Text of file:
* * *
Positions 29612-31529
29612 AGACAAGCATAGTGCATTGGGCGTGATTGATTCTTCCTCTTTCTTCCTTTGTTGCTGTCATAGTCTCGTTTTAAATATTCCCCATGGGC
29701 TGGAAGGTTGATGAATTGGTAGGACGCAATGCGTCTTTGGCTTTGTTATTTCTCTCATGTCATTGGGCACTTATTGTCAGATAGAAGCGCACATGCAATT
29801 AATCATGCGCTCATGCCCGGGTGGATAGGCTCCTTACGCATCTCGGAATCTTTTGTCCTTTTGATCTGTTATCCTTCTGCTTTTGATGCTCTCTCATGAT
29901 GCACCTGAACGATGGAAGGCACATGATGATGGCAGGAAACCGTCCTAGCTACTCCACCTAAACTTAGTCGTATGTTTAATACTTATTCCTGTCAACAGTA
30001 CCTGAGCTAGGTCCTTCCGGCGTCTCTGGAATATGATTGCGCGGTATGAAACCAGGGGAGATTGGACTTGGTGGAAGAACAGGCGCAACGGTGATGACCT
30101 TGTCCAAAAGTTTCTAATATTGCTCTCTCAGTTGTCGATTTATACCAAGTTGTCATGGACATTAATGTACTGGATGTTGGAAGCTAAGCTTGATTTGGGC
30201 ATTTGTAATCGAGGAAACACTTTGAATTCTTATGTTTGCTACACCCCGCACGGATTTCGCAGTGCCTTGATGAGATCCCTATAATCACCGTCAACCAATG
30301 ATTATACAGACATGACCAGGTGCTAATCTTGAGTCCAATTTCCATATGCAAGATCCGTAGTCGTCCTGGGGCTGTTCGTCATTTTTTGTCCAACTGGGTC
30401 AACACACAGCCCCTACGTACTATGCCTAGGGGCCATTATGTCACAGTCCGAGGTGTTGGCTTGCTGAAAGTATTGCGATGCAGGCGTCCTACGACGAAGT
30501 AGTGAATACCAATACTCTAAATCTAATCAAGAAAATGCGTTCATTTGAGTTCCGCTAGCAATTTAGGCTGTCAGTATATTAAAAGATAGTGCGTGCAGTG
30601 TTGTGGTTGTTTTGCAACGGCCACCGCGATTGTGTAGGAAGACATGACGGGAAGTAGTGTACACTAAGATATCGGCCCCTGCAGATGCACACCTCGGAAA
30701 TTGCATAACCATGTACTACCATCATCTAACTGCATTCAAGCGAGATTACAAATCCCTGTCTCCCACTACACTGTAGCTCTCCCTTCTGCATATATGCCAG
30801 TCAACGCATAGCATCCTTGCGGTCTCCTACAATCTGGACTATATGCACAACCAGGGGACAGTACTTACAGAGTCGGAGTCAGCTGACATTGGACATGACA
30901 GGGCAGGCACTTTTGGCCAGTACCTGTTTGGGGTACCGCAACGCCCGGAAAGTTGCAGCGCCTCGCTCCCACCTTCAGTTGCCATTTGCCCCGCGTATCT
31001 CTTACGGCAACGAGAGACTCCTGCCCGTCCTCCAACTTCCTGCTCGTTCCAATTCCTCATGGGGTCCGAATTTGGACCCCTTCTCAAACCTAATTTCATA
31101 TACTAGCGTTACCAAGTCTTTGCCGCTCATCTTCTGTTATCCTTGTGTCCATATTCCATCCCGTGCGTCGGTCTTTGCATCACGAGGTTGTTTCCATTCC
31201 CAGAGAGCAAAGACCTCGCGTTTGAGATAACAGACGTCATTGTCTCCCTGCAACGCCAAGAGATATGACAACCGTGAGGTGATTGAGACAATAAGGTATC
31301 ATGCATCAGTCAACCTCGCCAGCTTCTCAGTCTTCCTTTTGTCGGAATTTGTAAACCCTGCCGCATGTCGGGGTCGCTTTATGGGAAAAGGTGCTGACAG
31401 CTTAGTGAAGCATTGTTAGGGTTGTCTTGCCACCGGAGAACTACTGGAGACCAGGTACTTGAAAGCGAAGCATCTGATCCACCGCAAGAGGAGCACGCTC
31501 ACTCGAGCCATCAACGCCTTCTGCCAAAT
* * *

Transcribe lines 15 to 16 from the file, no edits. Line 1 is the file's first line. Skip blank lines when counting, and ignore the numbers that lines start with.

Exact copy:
30901 GGGCAGGCACTTTTGGCCAGTACCTGTTTGGGGTACCGCAACGCCCGGAAAGTTGCAGCGCCTCGCTCCCACCTTCAGTTGCCATTTGCCCCGCGTATCT
31001 CTTACGGCAACGAGAGACTCCTGCCCGTCCTCCAACTTCCTGCTCGTTCCAATTCCTCATGGGGTCCGAATTTGGACCCCTTCTCAAACCTAATTTCATA